But I by back ward steps would move;
And when this dust falls to the urn,
In that state I came, return…..
and The World, with its wonderful opening lines:
I saw Eternity the other night,
Like a great ring of pure and endless light.
All calm, as it was bright...’
3.         Richard Crashaw (1612-1649)
He was a minister’s son, took his degree at Cambridge, and fled to the continent during the Civil War. There he became converted to Catholicism, went to Rome, and in 1647 entered the household of Cardinal Pallotto. The title of his first volume Steps of the Temple (1648) indicates his discipleship to Herbert A new volume Carmen Deo Nostro appeared in 1652. Crashaw is the most daring of the metaphysi­cal poets in his imagery, and his verse alternates between sublimity and uncertainty. His best known poems are The Tear, On The Blessed Virgin’s Bashfulness, and Upon the Body of Our Blessed Lord.
4.         George Herbert (1593-1633)
George Herbert has expressed the beauty of holiness more perfectly than any English poet. When he was at Cambridge, he was already writing religious verse. He entered the Church of England and became Rector at Bemerton, near Salisbury. He was very much interested in his work and it is with justice that Izaac Walton, his first biographer, called him “holy Mr. Herbert”. Sometimes he was troubled with a desire to participate in worldly affairs, but expressing the conflict in poetry brought him peace. When he was dying, he gave the main manuscript of his poems, none of which had yet been published, to a friend, with the request that they were to be published only if they could be of any help to “any dejected poor soul”, otherwise they were to be burned. The volume, called The Temple, came out in 1633, and made disciples of Crashaw and Vaughan. It had a large sale. Although he was a follower of Donne, there is a sweetness and saintliness peculiar to Herbert’s poetry. In common with other writers of this school, there are often startling images in his poem. Virtue compares the virtuous soul to seasoned timber, which:
...though the whole world turn to coal,
Then chiefly lives.
The Pulley tells how God gave Man every blessing but restfulness because:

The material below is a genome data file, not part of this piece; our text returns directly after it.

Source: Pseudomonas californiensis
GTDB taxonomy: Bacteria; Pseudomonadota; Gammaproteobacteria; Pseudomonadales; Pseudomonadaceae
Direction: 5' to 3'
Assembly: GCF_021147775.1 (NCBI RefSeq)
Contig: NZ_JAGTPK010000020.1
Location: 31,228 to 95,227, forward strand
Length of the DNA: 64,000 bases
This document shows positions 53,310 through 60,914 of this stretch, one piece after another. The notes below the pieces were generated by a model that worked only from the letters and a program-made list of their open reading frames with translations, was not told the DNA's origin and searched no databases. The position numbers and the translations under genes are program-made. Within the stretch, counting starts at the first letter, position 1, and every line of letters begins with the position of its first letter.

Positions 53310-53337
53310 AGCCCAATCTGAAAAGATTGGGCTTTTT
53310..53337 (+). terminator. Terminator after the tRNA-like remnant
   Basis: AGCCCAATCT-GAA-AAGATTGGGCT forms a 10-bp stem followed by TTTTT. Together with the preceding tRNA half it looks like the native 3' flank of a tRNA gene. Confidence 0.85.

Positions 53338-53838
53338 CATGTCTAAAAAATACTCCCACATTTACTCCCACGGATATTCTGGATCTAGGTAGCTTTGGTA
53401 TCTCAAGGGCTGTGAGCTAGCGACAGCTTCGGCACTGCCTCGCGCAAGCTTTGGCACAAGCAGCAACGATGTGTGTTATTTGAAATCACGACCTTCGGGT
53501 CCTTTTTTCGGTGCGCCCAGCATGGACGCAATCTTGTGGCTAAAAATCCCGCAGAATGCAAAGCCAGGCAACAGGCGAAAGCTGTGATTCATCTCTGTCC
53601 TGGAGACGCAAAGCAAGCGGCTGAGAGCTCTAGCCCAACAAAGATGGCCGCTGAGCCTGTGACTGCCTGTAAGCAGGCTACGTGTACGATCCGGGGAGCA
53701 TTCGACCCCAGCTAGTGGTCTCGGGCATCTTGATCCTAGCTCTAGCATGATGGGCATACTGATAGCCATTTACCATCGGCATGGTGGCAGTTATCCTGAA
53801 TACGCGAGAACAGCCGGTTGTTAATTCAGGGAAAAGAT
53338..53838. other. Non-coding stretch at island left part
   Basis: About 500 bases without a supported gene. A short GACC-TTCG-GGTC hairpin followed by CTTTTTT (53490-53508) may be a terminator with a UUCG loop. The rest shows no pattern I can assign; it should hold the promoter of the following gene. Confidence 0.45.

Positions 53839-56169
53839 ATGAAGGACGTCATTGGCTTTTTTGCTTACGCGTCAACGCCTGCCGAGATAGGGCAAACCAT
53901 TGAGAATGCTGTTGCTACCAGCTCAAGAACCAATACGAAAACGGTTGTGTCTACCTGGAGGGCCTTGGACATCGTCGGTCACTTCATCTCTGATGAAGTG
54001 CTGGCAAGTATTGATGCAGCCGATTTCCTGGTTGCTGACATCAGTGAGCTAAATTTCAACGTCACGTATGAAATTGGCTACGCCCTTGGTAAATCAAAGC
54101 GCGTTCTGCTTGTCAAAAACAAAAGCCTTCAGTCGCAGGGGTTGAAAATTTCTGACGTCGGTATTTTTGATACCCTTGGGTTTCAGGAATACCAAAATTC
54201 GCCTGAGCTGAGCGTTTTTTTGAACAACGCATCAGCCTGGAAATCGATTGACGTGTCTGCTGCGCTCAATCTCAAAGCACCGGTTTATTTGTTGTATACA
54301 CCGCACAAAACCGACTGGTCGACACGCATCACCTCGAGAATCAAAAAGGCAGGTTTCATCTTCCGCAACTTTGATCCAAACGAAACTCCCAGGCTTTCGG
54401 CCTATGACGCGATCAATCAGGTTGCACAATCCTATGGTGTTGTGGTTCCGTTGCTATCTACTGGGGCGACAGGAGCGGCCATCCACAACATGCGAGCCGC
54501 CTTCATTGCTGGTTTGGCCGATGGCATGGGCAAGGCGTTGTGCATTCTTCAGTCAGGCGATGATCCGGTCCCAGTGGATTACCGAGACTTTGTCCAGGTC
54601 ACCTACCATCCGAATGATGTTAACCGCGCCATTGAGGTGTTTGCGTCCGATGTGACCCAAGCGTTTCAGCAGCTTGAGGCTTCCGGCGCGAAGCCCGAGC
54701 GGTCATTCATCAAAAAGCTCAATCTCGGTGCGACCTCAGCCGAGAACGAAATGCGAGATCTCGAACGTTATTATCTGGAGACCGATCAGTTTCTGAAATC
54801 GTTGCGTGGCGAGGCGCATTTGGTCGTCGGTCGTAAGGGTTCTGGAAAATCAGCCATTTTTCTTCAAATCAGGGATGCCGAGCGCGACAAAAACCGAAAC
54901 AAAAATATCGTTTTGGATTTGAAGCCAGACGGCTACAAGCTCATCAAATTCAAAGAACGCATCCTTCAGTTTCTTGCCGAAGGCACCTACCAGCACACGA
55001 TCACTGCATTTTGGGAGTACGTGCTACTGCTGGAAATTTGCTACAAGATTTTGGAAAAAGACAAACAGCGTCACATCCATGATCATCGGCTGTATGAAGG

If goodness lead him not, yet weariness
May toss him to My breast.
The Collar finds the poet apparently tired of a virtuous, self-denying life, and yearning for the world’s pleasures:
But as I raved, and grew more fierce and wild
At every woe,
Methought I heard one calling, ‘Child’:
And I replied, ‘My Lord’.
5.         Thomas Traherne (1634-1674)
Thomas Traheme published no poetry during his lifetime. His very name was forgotten until a manuscript of his poems was discovered and published in 1903. Another manuscript was discovered in the British Museum and published in 1910. Traheme is often verbose and prosy, but at some moments he achieves wonderful rapture. He is at his best when dealing, like Wordsworth later, with the simple things in nature and childhood. One of his best poems is Shadow in the Water.
6.         Marvell (1621-1678)
Andrew Marvell is in something of a class by himself, and is a kind of forerunner of the classicism that was to come later in the century. Marvell was a man of such scholarly attainments that he won the praise and friendship of Milton. After Milton became blind, he was appointed the great poet’s assistant in affairs of State, (1657), and two years later he was elected to Parliament. He continued to be re-elected there until his death. He took his political duties so seriously, however, that he neglected his considerable poetic gifts. It is rather remarkable that despite his being a partisan of Cromwell, he was able to win the respect of Charles II. He is the author of a number of satires, written mostly during the Restoration, and of some fresh and virile lyrical poems. Of the latter his most celebrated are On A Drop Of Dew, and The Garden, with its beautiful lines: